Workshop: Black Lives Matter and Antiracist Mobilizations in Europe - one Year after the Death of George Floyd
The workshop is co-hosted by CoMMonS Research Centre, Sociology, University of Copenhagen; COSMOS Research Centre, Florence; DeZIM-Institute Berlin; Institute of Philosophy and Sociology, Polish Academy of Sciences, Warsaw.
Dr. Jean Beaman, Associate Professor,
Department of Political Sciences, University of Santa Barbara
Dr. Cihan Sinanoglu,
Head of the German National Monitoring on Discrimination- and Racism (NaDiRa)
About the workshop
Almost one year ago, on May 25th 2020, the violent death of George Floyd during a police arrest in Minneapolis has sparked mass mobilizations in the U.S. and led to an unprecedented diffusion of “Black Lives Matter” protests in Europe and around the world. Floyd’s death served as a catalyst for civil society actors to protest against police violence and different forms of racism more broadly.This wave of mobilization strengthened, extended and transformed pre-existing antiracist activism and mobilized new actors. The protests were organized under the challenging conditions of the COVID-19 pandemic and the consequent restrictions on public life to flatten the curve of infections.
This workshop focuses on Black Lives Matter and antiracist mobilizations in Europe in order to complement the rich academic and public debate on the issue. The workshop brings together researchers and activists from different countries and disciplines to discuss dynamics, transformations and effects of Black and People of Colour (PoC) activism and its link to antiracist struggles with a particular focus on mobilizations in the aftermath of the death of George Floyd in May 2020.
Call for papers
We are particularly interested in papers and contributions addressing the following themes questions:
- Transformation of antiracist mobilizations in Europe, comparative, transnational perspectives:
Antiracist struggles have a long tradition – not only in the US, but also in Europe – to varying degrees in different countries. Yet, the violent death of George Floyd has also transformed antiracist movements with regard to forms of action, networks, and frames of collective action. Which alliances and which new conflicts emerged between mobilizing actors? How did activists in different regions localize and translate the message of their movements? How did the mobilization interact with national cultures of protest and domestic debates, including issues such as post-colonialism, anti-fascism, protest against police brutality or solidarity with ethnic and racialized minorities? How did the mobilizations affect other progressive movements and which counter-mobilizations did it trigger? Which role do transnational networks and the perception of the US play in different countries? Which narratives of antiracist protests spread in the national public discourses and were translated into political actions at the level of the city, the region, the state or the European Union?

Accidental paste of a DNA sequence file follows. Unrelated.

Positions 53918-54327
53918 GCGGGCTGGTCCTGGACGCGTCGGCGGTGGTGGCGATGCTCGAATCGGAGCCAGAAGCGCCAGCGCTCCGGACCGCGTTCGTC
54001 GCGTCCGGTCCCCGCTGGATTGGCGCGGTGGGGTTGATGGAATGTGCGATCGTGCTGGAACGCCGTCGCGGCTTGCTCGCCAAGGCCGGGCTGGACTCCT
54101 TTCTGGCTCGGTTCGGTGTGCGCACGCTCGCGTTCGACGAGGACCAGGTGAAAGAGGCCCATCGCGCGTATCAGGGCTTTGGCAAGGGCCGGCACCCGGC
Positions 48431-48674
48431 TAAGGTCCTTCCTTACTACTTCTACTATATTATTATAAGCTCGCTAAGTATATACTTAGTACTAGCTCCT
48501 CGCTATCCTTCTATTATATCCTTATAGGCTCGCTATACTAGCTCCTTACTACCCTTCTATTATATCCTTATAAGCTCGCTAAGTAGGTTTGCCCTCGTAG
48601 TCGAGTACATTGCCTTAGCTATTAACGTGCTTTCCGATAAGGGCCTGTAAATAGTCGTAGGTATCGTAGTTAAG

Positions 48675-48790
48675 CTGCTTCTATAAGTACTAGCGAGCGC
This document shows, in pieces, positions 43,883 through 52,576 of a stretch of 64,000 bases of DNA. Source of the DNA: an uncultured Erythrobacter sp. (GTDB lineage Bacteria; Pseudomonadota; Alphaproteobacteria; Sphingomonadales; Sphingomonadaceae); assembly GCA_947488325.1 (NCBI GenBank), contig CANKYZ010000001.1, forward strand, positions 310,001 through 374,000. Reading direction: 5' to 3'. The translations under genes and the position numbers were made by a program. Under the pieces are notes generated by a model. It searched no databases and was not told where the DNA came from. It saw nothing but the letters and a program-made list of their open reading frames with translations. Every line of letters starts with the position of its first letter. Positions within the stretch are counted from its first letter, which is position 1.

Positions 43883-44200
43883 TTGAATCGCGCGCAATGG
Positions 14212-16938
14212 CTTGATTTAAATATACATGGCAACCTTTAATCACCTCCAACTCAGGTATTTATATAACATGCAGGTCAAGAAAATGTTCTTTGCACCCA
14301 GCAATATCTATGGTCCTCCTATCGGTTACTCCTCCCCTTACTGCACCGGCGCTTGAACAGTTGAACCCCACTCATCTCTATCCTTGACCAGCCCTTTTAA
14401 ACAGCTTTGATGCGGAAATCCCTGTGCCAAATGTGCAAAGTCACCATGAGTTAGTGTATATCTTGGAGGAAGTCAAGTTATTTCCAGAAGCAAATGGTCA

- Protesting in times of COVID-19 pandemic:
The protest wave in the aftermath of George Floyd’s death unfolded in a context of unprecedented restrictions on public life. The COVID-19 pandemic with its lockdowns, social distancing rules and a focused media attention entailed multiple challenges for protest. However, the pandemic also served as a prism and increased the visibility of pre-existing patterns of inequality and social exclusion. In both the US and Europe, several studies document that the pandemic has disproportionately hit racialized and ethnic minorities, strengthening activists’ arguments on systemic, structural-institutional racism in the criminal justice and health systems. How did the pandemic-related policies and regulations in European countries affect the mobilization? (How) did activists relate their framing of BLM and antiracism to the pandemic?
- Outcomes and consequences of the mobilization:
Mobilization can impact politics and society in many ways. One of the key effects of the recent wave of antiracist mobilizations seems to be a change in the broader discourse on racism as an individual misbehavior towards understanding racism as a structural-institutional problem, re-producing racial disparities and inequalities. How did the mobilization change dominant narratives in different contexts? Which narratives of antiracist protests spread in the national public discourses and were translated into political actions at the level of the city, the region, the state or the European Union? To what extent did activists impact the cultural representations of groups, ethnic and racialized minorities, in new media, social platforms or other public and private institutions (e.g. business, politics, academia)?
If you want to participate in the workshop as a listener, please email to firstname.lastname@example.org.
If you want to present a research paper or share activist reflections and perspectives on one of the topics described above, please submit an abstract of 1 page by May 20 to email@example.com. We are also interested in visual or other (digital) creative material we can discuss at the workshop. Papers presented at the workshop will be considered for a joint publication in the form of a special issue or edited volume to be published in 2022. We expect all authors to submit a paper before the workshop on May 28 to improve the quality of our discussions.
We are looking forward to meeting you on June 11!
Nicole Doerr, UCPH Sociology & CoMMonS, Copenhagen
Sabrina Zajak, DeZIM Institute, Berlin
Piotr Kocyba, Institute of Philosophy and Sociology of the Polish Academy of Sciences, Warsaw
Anna Lavizzari, SNS, COSMOS, Florence